Let’s dive right into this awesomeness today. This sweet, tangy, garlicky, slightly spicy sauce? It is a game changer. As my friend Rebecca says so well, Korean Barbecue Sauce can go just about anywhere regular barbecue sauce can go, but is also wonderful with stir fries, lettuce wraps, fried rice; this sauce is an instant flavor boost to almost any food. I’ve made this Korean Barbecue Sauce several times over the past year and I couldn’t agree with that description more.
I was lucky enough to do some recipe testing for Rebecca while she was writing Not Your Mama’s Canning Book. Basically, that means that I got my hands on all the awesome deliciousness in sneak peeks. From my first taste of this sauce until today, it has made frequent appearances on our dinner table. I have impatiently waited for the release of her book and I am beyond excited to share this recipe with you today.
I’ve poured Korean Barbecue Sauce over pulled pork, marinated flank steak in the sauce for lettuce wraps, drizzled the sauce over grilled chicken, sautéed chicken and vegetables with the sauce for a stir-fry. I’ve even caught my kids eating this sauce right off the stove with spoons when my back was turned.
Where do I even begin with a review for this cookbook? Every chapter, every helpful tip, every single recipe is spectacular. I’ve been hesitant to can anything on my my own for years and this book has simplified the entire process. I can hardly wait to have an entire pantry filled with waiting jars of my favorites.
Here’s just one reason why this book is a #1 Best Seller on Amazon right now and why it is like no other canning book you’ll find. The first half of the book is filled with canning recipes that look and sound so amazing they will literally make your mouth water, and then, as if that isn’t enough, the second half of the book gives you recipes to actually use all the things you have canned. There’s a recipe in the book for Korean Flank Steak Lettuce Wraps that includes this barbecue sauce, and yes, that meal is every single bit as fantastic as it sounds.
I’ve already tried the Korean Flank Steak Wraps, Vanilla Fig Jam, Ginger Pickled Carrots, Bourbon Brown Sugar Peaches, and last but not at all least, the Candied Jalapeños are going to blow your mind! My whole family goes nuts over those jalapeños and I already know I’ll have to keep a jar of them in the fridge now at all times.
Even if you have no intention of actually canning anything, the recipes in this cookbook are easy to follow and you can simply keep the food in your refrigerator until it disappears. (and rest assured, everything will disappear fast!)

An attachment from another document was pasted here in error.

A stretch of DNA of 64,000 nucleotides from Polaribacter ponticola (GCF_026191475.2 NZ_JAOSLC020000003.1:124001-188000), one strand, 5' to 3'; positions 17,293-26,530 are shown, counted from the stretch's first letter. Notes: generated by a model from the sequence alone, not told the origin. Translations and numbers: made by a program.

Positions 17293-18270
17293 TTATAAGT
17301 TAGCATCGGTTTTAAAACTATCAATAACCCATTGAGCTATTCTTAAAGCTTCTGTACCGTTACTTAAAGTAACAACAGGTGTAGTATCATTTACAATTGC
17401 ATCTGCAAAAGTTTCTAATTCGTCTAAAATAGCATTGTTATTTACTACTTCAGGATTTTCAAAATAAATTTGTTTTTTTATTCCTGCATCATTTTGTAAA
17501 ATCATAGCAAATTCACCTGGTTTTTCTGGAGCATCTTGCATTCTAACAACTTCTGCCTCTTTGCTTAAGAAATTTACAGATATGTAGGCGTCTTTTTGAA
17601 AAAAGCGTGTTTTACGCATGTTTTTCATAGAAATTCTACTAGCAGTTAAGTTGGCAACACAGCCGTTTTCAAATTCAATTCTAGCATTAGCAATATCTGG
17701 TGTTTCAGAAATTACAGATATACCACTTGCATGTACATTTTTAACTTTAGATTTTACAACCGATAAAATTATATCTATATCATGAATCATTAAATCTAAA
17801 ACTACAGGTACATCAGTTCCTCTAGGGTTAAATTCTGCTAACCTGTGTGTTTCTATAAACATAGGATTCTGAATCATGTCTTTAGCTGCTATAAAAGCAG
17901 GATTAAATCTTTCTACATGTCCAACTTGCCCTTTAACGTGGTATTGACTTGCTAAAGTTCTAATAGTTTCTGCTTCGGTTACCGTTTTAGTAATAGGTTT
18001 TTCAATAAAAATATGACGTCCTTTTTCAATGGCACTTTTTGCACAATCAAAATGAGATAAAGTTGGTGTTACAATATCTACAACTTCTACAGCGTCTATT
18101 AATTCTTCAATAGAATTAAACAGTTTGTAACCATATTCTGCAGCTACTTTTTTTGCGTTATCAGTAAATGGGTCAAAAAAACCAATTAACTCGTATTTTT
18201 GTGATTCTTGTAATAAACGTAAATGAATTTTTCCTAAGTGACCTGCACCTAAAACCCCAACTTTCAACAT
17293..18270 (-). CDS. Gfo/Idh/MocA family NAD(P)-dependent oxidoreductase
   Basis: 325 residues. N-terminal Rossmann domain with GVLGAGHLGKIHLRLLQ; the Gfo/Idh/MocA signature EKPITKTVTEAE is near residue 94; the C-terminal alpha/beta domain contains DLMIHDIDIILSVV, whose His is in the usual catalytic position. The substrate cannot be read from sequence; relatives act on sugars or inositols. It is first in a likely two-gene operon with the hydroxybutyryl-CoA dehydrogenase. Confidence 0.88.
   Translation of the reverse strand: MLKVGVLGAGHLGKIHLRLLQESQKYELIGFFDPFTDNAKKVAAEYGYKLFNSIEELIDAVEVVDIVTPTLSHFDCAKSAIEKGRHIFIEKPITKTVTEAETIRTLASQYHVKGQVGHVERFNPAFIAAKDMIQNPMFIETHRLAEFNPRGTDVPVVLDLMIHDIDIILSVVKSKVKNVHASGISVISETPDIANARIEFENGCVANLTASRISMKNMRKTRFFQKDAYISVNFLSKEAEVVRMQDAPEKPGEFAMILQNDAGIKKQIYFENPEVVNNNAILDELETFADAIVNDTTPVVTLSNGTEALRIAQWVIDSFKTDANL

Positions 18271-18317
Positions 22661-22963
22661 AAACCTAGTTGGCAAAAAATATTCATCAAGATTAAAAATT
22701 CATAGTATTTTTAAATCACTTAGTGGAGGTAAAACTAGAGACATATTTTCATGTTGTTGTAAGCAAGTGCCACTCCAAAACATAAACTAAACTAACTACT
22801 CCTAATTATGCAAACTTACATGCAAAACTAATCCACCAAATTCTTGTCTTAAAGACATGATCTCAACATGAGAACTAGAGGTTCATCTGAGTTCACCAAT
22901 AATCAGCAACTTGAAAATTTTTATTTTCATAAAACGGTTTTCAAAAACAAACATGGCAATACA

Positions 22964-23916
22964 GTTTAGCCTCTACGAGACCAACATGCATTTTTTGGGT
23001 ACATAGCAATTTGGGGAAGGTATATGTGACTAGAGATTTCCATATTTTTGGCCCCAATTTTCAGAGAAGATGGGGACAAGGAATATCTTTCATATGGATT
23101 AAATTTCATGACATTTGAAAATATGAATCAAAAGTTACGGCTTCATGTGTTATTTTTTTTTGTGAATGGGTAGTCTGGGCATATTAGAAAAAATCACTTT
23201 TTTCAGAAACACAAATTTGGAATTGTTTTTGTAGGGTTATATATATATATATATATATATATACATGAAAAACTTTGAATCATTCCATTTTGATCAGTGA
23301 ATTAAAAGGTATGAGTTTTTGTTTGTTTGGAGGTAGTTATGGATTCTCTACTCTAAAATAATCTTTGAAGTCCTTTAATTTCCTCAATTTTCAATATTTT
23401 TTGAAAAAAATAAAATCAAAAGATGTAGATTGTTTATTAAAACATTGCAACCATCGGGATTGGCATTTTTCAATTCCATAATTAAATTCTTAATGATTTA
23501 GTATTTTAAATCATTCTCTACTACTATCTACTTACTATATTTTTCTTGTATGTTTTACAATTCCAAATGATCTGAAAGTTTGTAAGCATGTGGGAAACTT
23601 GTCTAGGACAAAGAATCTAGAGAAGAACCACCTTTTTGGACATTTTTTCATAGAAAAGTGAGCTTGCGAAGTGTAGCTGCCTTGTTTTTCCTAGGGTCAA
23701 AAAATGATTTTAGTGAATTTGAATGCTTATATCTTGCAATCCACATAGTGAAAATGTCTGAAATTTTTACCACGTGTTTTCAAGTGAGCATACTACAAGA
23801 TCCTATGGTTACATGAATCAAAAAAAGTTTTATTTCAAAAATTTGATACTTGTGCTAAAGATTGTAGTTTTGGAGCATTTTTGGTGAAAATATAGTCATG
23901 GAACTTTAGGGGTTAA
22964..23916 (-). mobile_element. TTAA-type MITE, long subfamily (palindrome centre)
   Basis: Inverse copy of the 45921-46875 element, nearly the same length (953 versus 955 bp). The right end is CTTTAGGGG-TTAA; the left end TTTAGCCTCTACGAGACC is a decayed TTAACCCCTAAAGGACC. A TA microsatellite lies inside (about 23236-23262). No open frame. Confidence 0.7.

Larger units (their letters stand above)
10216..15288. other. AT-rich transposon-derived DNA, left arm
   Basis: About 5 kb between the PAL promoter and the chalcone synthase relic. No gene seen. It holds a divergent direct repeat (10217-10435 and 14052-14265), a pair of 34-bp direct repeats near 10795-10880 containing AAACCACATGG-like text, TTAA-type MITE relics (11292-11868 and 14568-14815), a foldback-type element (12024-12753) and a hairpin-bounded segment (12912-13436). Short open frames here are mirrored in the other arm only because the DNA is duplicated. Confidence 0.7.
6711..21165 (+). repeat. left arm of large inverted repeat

- 3 cups reduced sodium soy sauce
- 3 cups light brown sugar
- 1 cup plus 1/4 cup water divided
- 1 cup soju or sake
- 1/2 cup gochujang Korean chili paste
- 1/2 cup mild honey
- 1/3 cup rice vinegar
- 1/4 cup plus 2 tablespoons minced garlic about 16-20 cloves, minced
- 1/4 cup grated fresh ginger root about a 4-inch piece
- 4 scallions trimmed of the root end, thinly sliced
- 1 ripe pear peeled, cored, and grated on the finest side of a box grater
- 1 teaspoon black pepper
- 1 teaspoon Korean chili pepper powder or crushed red pepper flakes
- 3 tablespoons Clear Jel or canning starch see cook's notes
- Combine the soy sauce, light brown sugar, 1 cup water, soju, gochujang, honey, rice wine vinegar, garlic, ginger root, sliced scallions, grated pear, black pepper, and chili powder in a large stainless pot. Stir while bringing to a boil. Boil for 5 minutes, stirring frequently.
- In a small measuring cup or bowl, whisk together the canning starch with the water. While stirring the barbecue sauce vigorously, slowly pour the starch mixture into the sauce. Return the barbecue sauce to a boil and boil for 1 minute or until thickened. (If you intend to can this sauce, proceed to the next paragraph now.) Pour the sauce into jars and store in the refrigerator for up to three weeks. Enjoy!
- OPTIONAL CANNING DIRECTIONS: Ladle the hot barbecue sauce into sterilized pint or 24 ounce jars, leaving ½-inch of headspace at the top of the jar. Moisten a paper towel with vinegar and wipe the rims of the jars clean. Position new, two-piece lids on the jars and tighten to fingertip tightness.
- Use canning tongs to transfer the jars to a canner full of boiling water that covers the jars by 2 inches. Put the lid of the canner in place, return the water to a boil, and process for 15 minutes. Carefully transfer the jars to a towel lined counter or wire cooling rack and allow them to cool completely, preferably overnight, before removing the rings, wiping the jars clean, and labeling.
- Store the jars in a cool, dark place for up to a year. Once a jar is opened, it will be good for up to 3 weeks when stored in the refrigerator.
Yes, you can halve or even quarter this recipe if you don't need a full batch, but I'll be honest and tell you that I've never had extra sauce. If you make the full recipe and just toss it in the refrigerator, you'll have enough for a few different meals and you will be happy to have it tucked away.
If you don't intend to can this sauce, you can substitute cornstarch for the canning starch.
Bottom photo used with permission, borrowed with thanks, from Not Your Mama’s Canning Book. All other photography is the property of Barefeet In The Kitchen.